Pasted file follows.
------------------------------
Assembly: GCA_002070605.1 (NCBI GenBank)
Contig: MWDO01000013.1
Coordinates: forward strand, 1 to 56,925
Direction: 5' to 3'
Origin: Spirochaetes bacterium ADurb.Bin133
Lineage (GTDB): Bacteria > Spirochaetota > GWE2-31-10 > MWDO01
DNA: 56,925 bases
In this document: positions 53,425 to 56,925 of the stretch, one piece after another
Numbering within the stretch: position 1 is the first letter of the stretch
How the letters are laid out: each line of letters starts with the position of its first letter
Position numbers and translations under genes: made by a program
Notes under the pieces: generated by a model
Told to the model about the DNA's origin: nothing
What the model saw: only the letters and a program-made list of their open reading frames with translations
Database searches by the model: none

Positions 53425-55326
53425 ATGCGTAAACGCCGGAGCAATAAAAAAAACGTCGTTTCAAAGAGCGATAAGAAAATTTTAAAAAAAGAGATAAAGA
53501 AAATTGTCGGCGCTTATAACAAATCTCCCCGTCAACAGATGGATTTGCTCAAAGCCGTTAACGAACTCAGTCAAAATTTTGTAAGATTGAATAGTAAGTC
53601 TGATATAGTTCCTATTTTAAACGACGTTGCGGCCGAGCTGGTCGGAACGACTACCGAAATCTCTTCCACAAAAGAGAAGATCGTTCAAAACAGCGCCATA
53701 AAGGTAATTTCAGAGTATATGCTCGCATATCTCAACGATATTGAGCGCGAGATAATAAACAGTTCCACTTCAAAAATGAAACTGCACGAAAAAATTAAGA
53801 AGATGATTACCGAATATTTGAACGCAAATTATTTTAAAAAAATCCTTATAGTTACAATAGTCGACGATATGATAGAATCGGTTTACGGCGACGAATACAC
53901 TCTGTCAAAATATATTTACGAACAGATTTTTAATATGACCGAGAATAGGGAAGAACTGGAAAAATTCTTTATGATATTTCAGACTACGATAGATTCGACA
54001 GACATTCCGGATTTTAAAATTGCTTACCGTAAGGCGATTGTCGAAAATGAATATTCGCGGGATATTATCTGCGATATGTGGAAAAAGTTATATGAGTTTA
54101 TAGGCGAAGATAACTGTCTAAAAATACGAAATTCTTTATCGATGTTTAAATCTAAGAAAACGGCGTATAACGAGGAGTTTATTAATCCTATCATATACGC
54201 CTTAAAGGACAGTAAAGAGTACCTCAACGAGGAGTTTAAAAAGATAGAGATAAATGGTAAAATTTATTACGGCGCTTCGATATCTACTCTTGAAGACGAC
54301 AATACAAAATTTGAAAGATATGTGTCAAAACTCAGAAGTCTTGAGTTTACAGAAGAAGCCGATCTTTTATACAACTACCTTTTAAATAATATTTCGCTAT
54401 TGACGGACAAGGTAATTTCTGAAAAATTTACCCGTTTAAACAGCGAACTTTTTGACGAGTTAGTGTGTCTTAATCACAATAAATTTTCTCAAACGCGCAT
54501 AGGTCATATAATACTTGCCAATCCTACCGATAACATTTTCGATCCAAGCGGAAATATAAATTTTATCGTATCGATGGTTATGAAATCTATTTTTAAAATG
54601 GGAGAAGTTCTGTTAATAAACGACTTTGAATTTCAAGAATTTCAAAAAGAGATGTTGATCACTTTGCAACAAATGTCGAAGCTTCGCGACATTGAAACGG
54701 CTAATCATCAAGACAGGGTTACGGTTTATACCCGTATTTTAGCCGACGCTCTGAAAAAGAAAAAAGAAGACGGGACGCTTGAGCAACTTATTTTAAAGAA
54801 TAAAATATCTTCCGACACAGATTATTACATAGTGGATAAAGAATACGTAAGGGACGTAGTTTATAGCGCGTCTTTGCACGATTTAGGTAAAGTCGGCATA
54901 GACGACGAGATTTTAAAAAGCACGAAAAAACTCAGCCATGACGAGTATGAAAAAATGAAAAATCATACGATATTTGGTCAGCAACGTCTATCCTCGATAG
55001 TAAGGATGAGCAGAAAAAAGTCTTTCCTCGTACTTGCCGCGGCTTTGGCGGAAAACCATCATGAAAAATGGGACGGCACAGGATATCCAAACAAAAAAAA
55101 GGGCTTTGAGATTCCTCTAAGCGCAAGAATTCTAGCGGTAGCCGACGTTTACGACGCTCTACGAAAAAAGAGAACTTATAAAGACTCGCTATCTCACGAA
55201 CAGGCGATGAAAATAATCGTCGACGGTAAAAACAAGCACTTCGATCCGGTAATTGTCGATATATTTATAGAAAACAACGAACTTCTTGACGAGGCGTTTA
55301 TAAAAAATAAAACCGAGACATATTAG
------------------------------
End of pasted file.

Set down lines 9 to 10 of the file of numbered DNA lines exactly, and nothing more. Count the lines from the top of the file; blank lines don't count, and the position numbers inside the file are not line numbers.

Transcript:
Numbering within the stretch: position 1 is the first letter of the stretch
How the letters are laid out: each line of letters starts with the position of its first letter